Ultimately, what it boils down to is that viewers want to be wowed, and the network behind the Games has to be able to wow them.
“There cannot be any hiccups even though this is probably one of the most networkhostile places on the planet. This is about as intense a project in technology you will ever have. What Bell learns from this project it will then be able to leverage in its own service delivery over the next few years and if Olympic viewers have high expectations, customers do as well.” CNS
Vawn Himmelsbach is a Torontobased freelance writer. She can be reached at firstname.lastname@example.org.
Securing the Games
As the Games become more dependent on technology, they become a more valuable target from a terrorist attack to a community group who feels the money should be going to social housing instead. If you are sitting in Bell’s shoes, you have to assume a wide net of potential threats, even if none ever come to fruition.
“It is an unfortunate comment on the realities of building networks in the modern age, but Bell clearly has to have some significant redundancies built into its infrastructure to address these security needs because the Olympics can’t go dark under any circumstance,” says Levy. “That infrastructure has to stay up even under the worst case scenario.”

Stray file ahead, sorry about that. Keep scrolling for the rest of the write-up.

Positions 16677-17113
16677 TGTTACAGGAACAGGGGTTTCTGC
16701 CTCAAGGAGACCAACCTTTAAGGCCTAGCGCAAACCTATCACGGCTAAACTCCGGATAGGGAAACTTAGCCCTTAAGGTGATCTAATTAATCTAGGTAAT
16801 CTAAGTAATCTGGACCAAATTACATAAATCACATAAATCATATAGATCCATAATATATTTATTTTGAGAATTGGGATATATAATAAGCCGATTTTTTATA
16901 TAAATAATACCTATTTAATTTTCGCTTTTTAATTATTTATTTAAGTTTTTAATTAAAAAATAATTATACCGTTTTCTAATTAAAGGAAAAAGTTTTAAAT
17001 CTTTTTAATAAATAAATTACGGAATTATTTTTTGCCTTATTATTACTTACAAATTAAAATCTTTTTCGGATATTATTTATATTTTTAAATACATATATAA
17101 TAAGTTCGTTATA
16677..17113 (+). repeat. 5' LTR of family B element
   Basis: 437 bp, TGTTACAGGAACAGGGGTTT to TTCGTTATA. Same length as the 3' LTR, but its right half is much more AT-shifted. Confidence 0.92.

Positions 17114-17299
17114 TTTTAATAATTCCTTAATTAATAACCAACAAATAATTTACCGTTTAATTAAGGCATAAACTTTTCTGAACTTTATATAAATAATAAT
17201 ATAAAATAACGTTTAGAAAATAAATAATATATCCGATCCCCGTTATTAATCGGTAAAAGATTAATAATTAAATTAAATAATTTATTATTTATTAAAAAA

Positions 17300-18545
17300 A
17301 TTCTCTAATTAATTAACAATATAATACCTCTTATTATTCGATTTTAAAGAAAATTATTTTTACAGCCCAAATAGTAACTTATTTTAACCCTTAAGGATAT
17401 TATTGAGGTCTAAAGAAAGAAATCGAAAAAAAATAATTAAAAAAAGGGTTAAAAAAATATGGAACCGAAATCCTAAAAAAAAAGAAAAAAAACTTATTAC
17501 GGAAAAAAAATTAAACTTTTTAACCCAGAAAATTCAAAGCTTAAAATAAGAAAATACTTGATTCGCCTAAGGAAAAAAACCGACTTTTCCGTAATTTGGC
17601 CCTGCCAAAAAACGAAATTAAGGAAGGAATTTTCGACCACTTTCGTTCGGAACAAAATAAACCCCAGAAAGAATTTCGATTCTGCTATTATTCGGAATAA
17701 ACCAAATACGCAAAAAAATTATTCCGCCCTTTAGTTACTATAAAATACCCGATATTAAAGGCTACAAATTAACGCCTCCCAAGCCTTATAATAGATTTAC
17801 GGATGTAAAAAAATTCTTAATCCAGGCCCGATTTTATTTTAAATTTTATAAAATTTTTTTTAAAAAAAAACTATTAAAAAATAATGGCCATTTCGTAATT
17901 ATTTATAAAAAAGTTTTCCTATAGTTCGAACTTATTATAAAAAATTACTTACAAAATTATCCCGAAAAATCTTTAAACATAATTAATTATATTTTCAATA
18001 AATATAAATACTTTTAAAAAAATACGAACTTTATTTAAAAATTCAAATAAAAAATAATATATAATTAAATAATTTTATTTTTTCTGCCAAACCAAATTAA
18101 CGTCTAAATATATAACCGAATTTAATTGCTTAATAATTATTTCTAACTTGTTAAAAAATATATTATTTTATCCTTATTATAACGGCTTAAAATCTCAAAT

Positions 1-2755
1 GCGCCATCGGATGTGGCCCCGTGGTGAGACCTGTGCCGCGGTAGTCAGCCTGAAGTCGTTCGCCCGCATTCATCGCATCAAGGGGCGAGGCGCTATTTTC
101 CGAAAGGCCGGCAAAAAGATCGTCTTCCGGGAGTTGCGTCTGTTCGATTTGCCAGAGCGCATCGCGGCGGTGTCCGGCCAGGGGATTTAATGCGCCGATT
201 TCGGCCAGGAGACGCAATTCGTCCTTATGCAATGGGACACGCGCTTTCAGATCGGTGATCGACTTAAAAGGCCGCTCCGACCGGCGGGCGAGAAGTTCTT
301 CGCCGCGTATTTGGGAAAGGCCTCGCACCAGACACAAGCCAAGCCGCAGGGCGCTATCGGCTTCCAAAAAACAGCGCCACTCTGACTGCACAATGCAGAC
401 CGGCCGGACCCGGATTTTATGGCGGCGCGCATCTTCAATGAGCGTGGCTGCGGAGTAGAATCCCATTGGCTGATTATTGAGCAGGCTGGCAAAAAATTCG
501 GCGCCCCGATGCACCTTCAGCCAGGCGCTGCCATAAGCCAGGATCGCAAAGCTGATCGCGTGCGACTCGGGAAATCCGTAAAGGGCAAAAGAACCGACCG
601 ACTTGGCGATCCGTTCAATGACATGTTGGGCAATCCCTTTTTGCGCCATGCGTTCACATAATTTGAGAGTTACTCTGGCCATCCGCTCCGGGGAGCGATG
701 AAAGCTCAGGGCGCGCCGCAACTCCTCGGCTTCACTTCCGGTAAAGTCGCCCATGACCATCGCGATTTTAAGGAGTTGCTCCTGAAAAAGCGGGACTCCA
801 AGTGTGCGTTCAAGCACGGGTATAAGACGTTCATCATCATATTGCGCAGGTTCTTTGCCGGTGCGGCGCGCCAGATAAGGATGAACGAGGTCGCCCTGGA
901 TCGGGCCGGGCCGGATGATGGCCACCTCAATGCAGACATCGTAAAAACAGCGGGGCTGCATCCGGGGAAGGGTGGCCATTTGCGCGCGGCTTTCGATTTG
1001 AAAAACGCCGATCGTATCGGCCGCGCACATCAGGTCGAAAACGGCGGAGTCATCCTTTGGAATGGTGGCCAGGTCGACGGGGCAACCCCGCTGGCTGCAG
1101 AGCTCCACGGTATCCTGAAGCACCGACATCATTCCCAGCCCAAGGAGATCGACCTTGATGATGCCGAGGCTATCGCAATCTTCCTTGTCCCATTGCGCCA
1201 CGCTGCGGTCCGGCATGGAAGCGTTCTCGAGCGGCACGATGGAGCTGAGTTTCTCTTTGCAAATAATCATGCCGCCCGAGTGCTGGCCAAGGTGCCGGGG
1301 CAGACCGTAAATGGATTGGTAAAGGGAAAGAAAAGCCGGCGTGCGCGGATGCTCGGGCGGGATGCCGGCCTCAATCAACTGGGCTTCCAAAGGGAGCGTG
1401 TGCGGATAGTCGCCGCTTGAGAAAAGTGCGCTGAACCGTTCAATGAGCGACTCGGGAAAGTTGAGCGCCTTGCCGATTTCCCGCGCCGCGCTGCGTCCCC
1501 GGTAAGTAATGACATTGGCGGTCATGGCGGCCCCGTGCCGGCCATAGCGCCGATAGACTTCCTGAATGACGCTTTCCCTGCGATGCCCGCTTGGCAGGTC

That means the connection between the venues in Vancouver and those in and around Whistler routed through the Sea to Sky corridor must have redundancies away from the main route. For obvious reasons, Bell will not say where those are, but that adds a significant amount of cost and complexity to the project. “But it’s the cost of doing business if you want to do so securely,” says Levy.
The reality is that there is much greater potential for a nonterroristrelated outage than a terrorist one. Whistler has been plagued by rock falls in the past, which have caused outages, and that could easily affect the technology infrastructure if there are not redundancies to cabling sufficiently laid a good distance from the main road. “Bell and its related service providers are lucky in that redundancy is redundancy,” says Levy. “As long as you’re planning for all possible redundancies, the planning process is consistent.”
Each of the venues in Whistler and Vancouver is equipped with multiple ERS 5520 Access Switches and pairs of L2 ERS 8600 switches running split multilink trunking (SMLT) technology, which provides both nodal and cardbased redundancy. In the VANOC Admin L3 network, routed SMLT (RSMLT) is used for added resiliency. Within greater Vancouver, the network is delivered across diverse 10 Gigabit Ethernet (GE) dark fiber paths. The core network between Whistler and Vancouver is built on a Nortel OME 6500 common photonic layer (CPL) dense wavelength division multiplexing (DWDM) system. It delivers multiple wavelengths for multiple 10GE LAN PHY ERS 8600 connections, as well as an OC192 backbone SONET ring (the Sea to Sky photonic core) to pick up traditional TDM services.